Wk 3: Stage 1, Step 2, Activity 4 "Autobiography from earliest memory to now"

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C.

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4.   You might consider writing your autobiography, starting with your earliest memory and working forward to the present.  If you can, make a trip back to your hometown to research your autobiography.  Interview the people who knew you as a child and ask them about their memories and perceptions of you back then.  Just let the impressions, memories and feelings wash over you.  Write them down in your journal for future reference.

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C.

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One of my earliest memories is of a grown man being mean to mean while I was in the sand box.  Then I never went to that sand box again.  My mother has told me there were "bullies" at an apartment complex where we lived and she didn't know what to do about it.  So I suspect I was bullied and not protected.  I was about 1 1/2 years old.  I also remember watching a child put a small piece of wire in a light socket-later I found out that was me...again about 1 1/2 y.o.

On the pleasant side I remember a lot of smiles and generic praise from my mom...

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bee

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I started this last year. Writing all of the 'major'? traumas starting at the earliest I can remember. When I told my T what I was doing, she couldn't suppress her reaction. It was horror. As in, why would you do that to yourself. I don't think it's bad to remember, but trying to process it all once, is a bit much I think. I got to first grade. I think I'll add to it as I'm processing the memories in T.
The advice to revisit your hometown? "Let the impressions, memories, and feelings wash over you" :blink: hey, who wants a flashback, yea, that sounds like a good idea. Are you f***ing insane? Maybe it works for some, for me it would be a sure way to catatonia.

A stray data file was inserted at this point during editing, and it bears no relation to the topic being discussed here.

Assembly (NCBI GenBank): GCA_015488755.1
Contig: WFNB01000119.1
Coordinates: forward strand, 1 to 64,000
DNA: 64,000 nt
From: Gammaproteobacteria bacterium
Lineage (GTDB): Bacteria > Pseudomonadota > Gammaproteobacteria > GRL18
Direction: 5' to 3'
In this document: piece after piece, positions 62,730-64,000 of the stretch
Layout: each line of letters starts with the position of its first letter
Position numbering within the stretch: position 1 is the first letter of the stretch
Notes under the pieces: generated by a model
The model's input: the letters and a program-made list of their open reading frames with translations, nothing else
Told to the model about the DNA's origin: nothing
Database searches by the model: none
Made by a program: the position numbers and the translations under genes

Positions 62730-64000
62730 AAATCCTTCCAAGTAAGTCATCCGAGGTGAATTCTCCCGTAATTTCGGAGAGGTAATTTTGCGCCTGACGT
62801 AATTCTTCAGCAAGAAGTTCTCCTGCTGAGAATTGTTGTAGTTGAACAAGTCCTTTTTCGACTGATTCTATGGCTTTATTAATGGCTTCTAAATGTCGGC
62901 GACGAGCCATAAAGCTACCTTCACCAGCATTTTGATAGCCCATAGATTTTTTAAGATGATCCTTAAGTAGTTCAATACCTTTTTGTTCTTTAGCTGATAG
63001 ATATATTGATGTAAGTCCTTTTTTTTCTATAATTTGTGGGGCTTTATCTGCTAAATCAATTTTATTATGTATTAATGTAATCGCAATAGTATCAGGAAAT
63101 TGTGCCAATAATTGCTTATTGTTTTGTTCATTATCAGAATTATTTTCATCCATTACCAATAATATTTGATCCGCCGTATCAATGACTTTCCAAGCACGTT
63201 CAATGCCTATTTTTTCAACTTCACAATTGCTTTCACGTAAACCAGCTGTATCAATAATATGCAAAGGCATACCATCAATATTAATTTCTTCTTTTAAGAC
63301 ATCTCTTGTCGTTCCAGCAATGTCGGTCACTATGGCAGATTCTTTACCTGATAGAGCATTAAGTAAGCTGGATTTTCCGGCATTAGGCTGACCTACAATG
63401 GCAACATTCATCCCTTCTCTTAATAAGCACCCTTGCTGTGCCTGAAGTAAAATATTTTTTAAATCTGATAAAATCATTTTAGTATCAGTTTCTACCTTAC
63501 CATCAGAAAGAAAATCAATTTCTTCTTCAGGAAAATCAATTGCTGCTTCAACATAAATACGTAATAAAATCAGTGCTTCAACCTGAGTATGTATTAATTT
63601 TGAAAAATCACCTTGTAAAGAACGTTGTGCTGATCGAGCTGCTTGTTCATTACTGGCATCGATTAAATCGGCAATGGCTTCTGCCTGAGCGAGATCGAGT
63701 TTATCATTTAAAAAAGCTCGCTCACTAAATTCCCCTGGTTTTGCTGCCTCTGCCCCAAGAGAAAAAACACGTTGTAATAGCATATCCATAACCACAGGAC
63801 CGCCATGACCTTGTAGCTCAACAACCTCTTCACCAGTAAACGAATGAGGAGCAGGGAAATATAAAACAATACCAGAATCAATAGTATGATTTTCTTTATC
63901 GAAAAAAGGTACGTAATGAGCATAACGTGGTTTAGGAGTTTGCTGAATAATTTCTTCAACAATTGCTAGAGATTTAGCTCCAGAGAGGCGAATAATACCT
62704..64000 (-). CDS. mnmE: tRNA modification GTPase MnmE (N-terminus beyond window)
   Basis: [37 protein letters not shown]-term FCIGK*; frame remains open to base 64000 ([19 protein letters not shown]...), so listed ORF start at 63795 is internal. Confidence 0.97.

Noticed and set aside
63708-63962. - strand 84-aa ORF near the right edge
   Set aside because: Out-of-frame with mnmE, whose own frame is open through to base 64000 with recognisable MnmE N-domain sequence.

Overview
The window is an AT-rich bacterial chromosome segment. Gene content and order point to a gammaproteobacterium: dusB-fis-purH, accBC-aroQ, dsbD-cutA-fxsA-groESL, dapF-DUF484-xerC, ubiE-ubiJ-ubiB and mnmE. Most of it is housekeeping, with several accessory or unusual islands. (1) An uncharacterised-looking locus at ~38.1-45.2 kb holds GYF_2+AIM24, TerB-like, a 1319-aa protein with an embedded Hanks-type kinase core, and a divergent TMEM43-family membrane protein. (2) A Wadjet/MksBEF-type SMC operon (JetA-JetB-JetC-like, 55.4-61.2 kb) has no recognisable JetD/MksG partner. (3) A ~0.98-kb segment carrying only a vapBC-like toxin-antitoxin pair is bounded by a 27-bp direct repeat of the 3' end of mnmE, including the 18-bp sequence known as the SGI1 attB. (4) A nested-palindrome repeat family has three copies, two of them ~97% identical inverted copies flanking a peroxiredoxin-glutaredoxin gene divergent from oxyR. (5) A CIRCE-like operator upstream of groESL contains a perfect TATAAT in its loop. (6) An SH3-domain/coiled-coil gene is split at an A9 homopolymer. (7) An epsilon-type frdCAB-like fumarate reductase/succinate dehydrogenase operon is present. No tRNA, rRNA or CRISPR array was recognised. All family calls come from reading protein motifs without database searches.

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Kizzie

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One of my earliest memories is living in Germany on a Canadian Forces base there when I was five and my dad came home drunk.  My M threw a hot frying pan at him and they got into a huge shouting match which ended with my M dragging me out the door.  My F grabbed  my other hand and they were both tugging me. Someone let go and my head crashed into the door knob.  I have no idea where my B was or what happened after that. 

My F drank a lot when we're stationed in Europe and M was always angry it seemed. I just tried to stay out of the way, but I remember being scared and anxious all the time.  I would lay awake nights listening to them fight and cry.  Once I hid under my bed so they would think I ran away and no one came looking for me.  Now at 5 it might only have been an hour but it felt like a really long time.

There are really huge gaps in my memory of my life so this exercise is going to take some effort and like Bee I want to go slowly so I'm not overwhelmed.
« Last Edit: March 21, 2015, 07:22:21 PM by Kizzie »

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C.

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Bee, well said about how triggering the autobiography and hometown could be.  It got me thinking about how careful we all have to be not to trigger ourselves too much.  On the other hand small "triggering" events over time that can be handled successfully are a big part of the healing.  This requires an incredible amount of self-awareness and supports in place, whatever they might be...